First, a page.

Overall, I do love my Mixmaster. But I’m incredibly cheesed off that the motor blew up after three years.
UPDATE: Having put the Mixmaster in for repairs four weeks ago I am sad to report that it is still in the workshop. The parts have been particularly hard to find, with some having to be ordered from overseas. I'm told it will be a further two to three weeks before the repairs can be completed. This is very disappointing.
Kenwood 270W Patissier - $269 (or thereabouts)
The Kenwood has a motor with 300 watts power, which is quite acceptable since the Mixmaster basically has the same. The body of the machine is quite sleek and without grooves so it’s very easy to clean. It has a speed control lever on the side instead of the twist speed control at the back (which the Mixmaster has). I asked the salesman if he’d heard of the lever breaking off and he said no. But I don’t think he’d admit to that even if they did, right?
The key difference with the Patissier is that the bowl is stationary. The beater – which is paddle shaped – works with “planetary” action (I prefer the term orbital myself, but the manufacturer calls it planetary so lets stick to that). It works by moving around and across the bowl – at no great speed I might add – combining ingredients and gently whipping the mixture.
The motor vent on the Kenwood is on the top of the machine, so there’s absolutely no chance of getting flour or anything stuck in it. The face of the machine is round and featureless, which makes cleaning a real breeze. There is no handle on the top of the unit (the Sunbeam has a rubber coated high handle) so when you tilt it up or down, you just push on its bulk head.
The Patissier comes with the paddle beater, a balloon whisk and a dough hook (which I haven’t used yet). It also has a 4L stainless steel bowl, which fits into a crevice in the base, and has a handle, which makes pouring cake mix into pan extra easy. The bowl crevice is lined with stainless steel, so if you do happen to spill something in it, it’s easy to wipe out.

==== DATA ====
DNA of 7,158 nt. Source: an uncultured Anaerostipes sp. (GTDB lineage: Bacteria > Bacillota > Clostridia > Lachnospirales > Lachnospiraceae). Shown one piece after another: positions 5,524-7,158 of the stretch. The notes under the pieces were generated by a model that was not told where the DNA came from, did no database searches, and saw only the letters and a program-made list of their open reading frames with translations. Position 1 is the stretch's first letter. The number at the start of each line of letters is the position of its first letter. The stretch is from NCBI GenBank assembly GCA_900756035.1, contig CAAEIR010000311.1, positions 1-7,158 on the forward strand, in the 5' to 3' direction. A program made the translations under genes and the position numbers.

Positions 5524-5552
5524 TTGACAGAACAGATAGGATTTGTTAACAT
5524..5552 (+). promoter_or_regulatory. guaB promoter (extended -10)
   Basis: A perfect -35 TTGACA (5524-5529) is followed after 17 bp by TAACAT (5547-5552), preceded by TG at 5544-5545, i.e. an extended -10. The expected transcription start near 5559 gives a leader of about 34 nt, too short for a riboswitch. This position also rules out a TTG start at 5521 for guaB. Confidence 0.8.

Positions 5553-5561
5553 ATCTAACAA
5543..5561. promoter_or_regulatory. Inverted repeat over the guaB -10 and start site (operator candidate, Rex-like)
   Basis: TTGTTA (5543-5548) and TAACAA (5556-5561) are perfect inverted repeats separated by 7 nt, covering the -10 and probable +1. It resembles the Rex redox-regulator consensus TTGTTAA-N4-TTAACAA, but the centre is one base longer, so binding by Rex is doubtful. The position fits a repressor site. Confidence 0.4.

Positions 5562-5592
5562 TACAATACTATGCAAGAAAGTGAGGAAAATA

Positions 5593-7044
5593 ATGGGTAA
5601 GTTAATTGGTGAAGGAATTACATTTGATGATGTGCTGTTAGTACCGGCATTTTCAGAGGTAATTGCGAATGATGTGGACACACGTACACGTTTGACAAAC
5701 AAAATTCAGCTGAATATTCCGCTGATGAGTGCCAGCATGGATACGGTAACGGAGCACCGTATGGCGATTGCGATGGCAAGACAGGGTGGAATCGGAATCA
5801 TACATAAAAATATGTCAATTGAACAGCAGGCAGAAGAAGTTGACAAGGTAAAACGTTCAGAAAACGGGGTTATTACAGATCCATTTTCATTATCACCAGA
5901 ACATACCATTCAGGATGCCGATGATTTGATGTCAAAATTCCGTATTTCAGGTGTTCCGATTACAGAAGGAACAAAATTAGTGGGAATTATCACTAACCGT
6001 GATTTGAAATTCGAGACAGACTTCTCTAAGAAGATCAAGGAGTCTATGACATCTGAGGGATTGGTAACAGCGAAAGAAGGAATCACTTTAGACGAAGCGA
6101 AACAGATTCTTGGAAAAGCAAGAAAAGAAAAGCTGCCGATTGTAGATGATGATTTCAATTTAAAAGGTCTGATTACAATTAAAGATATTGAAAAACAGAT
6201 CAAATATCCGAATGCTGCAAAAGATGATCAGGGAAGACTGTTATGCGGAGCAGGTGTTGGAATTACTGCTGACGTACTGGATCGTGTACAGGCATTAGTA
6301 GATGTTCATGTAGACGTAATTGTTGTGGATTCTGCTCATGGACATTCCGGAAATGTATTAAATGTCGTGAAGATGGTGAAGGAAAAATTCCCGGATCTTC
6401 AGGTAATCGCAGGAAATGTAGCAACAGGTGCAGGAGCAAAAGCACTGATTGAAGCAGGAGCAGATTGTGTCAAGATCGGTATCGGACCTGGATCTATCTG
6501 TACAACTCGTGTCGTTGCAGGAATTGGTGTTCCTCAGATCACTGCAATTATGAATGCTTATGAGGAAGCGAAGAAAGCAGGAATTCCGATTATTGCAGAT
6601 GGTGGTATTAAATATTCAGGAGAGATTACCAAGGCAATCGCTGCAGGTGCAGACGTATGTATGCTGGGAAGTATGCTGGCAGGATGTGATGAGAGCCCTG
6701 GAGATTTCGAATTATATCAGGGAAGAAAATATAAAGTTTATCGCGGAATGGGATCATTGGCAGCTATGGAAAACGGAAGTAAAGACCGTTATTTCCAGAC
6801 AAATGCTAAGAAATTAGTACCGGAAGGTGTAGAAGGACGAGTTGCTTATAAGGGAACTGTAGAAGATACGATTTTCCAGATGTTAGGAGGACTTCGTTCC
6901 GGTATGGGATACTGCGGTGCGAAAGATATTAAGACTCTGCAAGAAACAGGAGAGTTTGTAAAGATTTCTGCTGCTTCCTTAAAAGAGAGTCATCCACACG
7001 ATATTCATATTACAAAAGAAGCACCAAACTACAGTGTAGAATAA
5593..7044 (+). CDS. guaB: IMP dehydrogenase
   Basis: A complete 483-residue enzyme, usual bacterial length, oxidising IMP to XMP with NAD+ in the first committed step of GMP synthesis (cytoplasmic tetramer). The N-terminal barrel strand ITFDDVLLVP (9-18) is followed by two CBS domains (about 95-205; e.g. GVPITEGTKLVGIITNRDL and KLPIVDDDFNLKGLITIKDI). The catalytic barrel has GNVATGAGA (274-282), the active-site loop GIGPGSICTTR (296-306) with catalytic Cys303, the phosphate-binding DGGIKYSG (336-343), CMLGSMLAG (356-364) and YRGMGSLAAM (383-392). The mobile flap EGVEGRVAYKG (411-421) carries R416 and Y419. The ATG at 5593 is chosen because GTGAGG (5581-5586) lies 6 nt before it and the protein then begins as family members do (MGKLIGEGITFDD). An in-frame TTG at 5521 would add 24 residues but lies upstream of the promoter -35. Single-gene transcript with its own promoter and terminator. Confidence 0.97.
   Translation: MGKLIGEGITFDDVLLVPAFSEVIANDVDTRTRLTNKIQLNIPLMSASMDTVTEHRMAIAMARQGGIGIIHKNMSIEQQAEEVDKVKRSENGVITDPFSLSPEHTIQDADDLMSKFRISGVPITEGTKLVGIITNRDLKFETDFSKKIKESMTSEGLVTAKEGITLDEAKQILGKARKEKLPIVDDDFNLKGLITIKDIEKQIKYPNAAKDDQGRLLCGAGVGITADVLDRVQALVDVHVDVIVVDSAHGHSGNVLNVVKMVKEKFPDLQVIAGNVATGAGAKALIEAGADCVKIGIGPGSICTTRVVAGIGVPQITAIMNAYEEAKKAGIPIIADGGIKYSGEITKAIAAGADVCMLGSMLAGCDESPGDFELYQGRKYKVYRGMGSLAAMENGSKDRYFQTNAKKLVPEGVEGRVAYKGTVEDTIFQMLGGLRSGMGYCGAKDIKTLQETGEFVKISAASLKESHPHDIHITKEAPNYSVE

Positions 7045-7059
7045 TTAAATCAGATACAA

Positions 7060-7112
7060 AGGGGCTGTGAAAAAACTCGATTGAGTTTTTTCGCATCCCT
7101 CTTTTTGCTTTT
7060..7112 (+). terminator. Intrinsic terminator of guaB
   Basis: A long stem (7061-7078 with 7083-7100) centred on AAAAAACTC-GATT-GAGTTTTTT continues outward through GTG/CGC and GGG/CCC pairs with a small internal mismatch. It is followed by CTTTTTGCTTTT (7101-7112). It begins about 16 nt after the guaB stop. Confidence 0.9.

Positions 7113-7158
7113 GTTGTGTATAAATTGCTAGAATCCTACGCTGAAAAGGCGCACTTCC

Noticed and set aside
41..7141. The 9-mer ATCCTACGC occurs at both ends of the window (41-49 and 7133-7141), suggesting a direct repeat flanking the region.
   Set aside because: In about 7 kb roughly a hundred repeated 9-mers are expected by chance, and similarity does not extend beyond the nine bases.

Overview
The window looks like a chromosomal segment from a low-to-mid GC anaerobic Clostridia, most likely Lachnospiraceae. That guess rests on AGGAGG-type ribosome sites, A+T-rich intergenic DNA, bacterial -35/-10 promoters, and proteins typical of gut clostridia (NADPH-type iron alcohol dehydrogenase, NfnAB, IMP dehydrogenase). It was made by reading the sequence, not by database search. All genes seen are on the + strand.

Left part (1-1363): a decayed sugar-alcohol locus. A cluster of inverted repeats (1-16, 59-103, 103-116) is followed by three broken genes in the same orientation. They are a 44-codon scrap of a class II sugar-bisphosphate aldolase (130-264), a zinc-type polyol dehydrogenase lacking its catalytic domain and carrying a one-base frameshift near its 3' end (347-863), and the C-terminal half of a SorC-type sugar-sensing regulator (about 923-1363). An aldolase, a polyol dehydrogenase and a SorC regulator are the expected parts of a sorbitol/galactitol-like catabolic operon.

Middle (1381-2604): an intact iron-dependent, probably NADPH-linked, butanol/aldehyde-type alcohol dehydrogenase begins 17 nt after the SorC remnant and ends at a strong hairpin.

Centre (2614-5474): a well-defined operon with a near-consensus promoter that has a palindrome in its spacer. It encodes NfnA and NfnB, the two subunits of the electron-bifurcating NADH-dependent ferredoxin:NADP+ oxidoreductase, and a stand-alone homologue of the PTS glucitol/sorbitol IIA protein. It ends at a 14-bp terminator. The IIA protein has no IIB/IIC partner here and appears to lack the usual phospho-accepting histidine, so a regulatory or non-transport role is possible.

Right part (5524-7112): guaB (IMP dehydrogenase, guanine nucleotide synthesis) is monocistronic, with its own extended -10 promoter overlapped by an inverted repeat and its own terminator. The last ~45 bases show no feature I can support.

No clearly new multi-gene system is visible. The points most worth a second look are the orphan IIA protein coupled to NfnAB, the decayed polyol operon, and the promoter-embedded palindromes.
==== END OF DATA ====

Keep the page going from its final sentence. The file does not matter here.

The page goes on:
The drawback with the Patissier is that it can’t whisk a single egg white (whereas this is a no brainer for the Mixmaster). It can’t do it with the paddle beater and it can’t do it with the balloon whisk either (so what’s the point in having one). I began mixing butter cake batter with the paddle beater, and was getting a relatively good result. But it wasn’t as light and fluffy as what I produced on the Mixmaster. So I switched to the balloon whisk, and the result was so gelatinous and fluffy, I really have nothing to compare it with. I can’t help wonder if this was exacerbated by the poor quality butter I used, but I can’t be certain – I will have to try it with different butter to see what happens.
The Patissier DOES excel at whipping icing. I use a lot of butter cream frosting, and I prefer the quick mix approach (everything in the bowl at once, then fire the machine up). The Patissier does a great job at this with the paddle beater. I like this machine a lot, and I’m glad I have it.
UPDATE: I've been using the Patissier consistently for the past four weeks and I'm alarmed to report one of the wires on the whisk attachement has snapped. While it should be easily fixed, the fact that it has broken after only a month of use is a major issue. I'm only mixing cake batter and icing with this attachment - so it's very disappointing so see just how poor a quality the parts are.
Further Update: Kenwood (DeLonghi) sent me a replacement whisk attachment, which was very nice, since it's under warranty. Unfortunately it broke within four days of receiving it!
Final Update: I took the Kenwood Patissier back to David Jones last night, and after some negotiation, they gave me a refund. So that is the end of the Patissier.
But which is best? My final verdict is avoid the Patissier if you are a high-end user of benchtop mixers. It simply can't handle the workload. The Mixmaster is still at the repair shop, but it did a mighty three years of work for me before breaking down, and that says a lot for Sunbeam. I will use the Sunbeam for lighter work when I get it back. I'm going to return the Kenwood Patissier and ask for a refund on the grounds that the attachments are poorly made. The authorised repair dealer (a very unhappy individual, I might say) has advised that the whisk beater costs $55 to replace. And quite frankly, I could go through one of these a week at the rate they keep breaking. If I had to choose between the two, I’d say just get a Kitchen Aid. Every salesperson has told me a Kitchenaid will last for 30 years. So my expectation is high. I'll let you know what happens when I make the purchase!